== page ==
Sexting is the act of sending sexually explicit messages or photos electronically, primarily between mobile phones, but can include internet applications such as MSN, email, or social networking sites.
Once photos are sent, there is no way to get them back, and once in cyberspace, they become a permanent part of a person’s digital footprint. This means that they can forever be linked to that person and without a doubt will resurface when least expected, such as a job interview. Whilst the immediate fallout is usually amongst the person’s peer group, school and local community where they can then be used to cyberbully and harass the victim. These images will then most likely fall into the hands or onto the computers of those with the predilection to sexually offend against children and young people. They will also be shared around a local school, community or wider which is very embarrassing and which can lead to further cyberbullying.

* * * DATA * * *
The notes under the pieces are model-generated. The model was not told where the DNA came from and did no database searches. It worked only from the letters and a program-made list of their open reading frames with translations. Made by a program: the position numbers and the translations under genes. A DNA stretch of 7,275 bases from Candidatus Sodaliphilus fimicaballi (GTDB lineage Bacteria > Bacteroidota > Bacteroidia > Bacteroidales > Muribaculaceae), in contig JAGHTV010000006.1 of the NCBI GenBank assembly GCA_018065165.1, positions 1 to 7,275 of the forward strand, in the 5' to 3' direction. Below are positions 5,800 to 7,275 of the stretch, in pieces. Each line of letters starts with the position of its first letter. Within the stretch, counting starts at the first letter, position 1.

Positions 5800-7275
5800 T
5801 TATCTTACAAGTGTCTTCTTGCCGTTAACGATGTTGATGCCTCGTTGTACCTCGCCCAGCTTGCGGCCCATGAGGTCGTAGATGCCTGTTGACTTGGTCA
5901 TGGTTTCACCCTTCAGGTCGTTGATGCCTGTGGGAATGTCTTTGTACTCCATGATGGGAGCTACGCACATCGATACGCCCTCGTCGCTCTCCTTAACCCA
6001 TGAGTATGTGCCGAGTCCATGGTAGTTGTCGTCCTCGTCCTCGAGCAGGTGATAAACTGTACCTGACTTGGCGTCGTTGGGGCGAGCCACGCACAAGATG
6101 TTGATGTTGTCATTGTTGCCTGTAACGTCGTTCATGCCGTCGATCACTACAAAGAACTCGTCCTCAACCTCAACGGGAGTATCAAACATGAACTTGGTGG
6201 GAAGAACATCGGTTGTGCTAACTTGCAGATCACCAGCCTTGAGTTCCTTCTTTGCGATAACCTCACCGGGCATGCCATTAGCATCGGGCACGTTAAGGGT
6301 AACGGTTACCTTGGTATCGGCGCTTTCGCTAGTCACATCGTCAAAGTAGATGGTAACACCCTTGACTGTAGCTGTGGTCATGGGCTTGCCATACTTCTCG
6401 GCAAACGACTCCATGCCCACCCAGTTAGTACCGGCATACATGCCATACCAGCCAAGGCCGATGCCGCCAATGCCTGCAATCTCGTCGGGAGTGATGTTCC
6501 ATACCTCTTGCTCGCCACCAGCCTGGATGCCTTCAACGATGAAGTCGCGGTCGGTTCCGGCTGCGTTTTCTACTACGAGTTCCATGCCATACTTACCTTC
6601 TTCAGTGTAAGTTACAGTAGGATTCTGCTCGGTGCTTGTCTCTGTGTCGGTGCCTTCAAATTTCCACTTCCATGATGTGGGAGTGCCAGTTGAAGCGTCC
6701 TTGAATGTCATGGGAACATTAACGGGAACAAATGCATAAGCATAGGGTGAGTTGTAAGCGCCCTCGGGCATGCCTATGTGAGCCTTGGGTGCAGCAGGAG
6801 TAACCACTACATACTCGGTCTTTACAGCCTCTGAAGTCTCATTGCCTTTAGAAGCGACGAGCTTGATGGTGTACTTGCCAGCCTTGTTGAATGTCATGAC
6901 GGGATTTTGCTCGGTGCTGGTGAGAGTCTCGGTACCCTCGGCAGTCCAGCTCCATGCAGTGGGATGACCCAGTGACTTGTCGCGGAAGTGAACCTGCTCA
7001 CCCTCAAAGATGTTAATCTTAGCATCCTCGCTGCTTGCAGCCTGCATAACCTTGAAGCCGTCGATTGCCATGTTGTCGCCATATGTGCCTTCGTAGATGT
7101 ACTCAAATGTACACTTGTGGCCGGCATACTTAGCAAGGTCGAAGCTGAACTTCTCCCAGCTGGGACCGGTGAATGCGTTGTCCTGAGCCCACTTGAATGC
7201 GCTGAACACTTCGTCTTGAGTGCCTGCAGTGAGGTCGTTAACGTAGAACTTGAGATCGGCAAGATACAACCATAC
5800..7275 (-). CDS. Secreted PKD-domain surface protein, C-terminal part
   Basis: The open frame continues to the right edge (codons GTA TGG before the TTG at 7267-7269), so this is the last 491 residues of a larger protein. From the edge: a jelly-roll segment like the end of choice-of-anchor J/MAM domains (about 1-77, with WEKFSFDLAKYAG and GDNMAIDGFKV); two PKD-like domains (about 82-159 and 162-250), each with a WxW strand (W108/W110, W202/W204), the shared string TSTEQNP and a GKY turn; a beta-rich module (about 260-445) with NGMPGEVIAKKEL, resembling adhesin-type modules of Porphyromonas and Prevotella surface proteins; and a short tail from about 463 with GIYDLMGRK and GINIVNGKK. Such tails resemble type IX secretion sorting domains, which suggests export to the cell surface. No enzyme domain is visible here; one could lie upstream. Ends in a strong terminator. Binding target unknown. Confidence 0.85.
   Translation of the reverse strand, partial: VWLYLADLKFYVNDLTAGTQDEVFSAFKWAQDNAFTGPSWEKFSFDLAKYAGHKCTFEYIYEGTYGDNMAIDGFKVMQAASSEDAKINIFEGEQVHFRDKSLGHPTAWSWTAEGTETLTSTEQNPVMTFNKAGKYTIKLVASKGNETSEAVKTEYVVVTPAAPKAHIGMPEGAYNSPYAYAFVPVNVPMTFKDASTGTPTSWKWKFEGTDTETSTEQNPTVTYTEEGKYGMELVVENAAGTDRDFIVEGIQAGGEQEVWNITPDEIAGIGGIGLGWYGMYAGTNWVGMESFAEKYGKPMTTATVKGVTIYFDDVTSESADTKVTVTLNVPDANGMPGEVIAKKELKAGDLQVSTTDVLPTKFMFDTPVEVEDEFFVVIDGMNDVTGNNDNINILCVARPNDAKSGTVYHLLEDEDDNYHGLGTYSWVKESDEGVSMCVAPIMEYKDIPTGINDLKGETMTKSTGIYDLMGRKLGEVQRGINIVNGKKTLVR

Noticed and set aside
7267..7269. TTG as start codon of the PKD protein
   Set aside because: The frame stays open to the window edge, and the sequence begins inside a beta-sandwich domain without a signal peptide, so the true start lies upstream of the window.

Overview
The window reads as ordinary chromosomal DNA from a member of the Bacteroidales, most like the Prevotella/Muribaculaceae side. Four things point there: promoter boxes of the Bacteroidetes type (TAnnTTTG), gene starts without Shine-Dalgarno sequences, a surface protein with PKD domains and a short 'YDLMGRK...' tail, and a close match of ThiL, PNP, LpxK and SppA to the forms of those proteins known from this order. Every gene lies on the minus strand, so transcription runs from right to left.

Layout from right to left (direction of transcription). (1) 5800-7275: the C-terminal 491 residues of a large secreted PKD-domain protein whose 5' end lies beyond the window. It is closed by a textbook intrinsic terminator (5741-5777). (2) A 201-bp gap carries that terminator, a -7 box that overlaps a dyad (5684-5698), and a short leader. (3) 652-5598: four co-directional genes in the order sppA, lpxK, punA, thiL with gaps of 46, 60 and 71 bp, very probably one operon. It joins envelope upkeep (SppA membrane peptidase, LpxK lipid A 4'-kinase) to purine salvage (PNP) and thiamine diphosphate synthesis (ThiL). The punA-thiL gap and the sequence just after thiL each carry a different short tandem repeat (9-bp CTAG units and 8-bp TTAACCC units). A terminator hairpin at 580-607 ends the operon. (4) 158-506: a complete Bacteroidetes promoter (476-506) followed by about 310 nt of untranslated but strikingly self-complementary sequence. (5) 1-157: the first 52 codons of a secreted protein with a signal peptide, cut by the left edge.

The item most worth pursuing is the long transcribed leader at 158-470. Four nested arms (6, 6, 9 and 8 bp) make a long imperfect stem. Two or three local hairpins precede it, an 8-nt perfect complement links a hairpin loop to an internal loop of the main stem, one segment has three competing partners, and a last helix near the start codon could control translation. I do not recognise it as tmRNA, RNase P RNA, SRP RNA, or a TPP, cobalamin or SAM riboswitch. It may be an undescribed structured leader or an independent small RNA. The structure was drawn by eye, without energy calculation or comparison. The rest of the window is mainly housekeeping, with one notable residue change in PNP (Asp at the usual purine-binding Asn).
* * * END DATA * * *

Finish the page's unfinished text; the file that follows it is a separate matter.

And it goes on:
It is a criminal offence to take, possess or transmit (share via technology) a naked image of a young person. It doesn’t matter how you came to possess the image, or if you willingly took the photo yourself and sent it on.
It is still an offence. Remember, no-one can give you permission to break the law and you cannot give anyone else permission either.
What many young people and their parents often don’t know is that sexting can
have serious consequences and lead to bullying, public humiliation and even sexual assault. In most cases involving people under the age of 18 year it is illegal.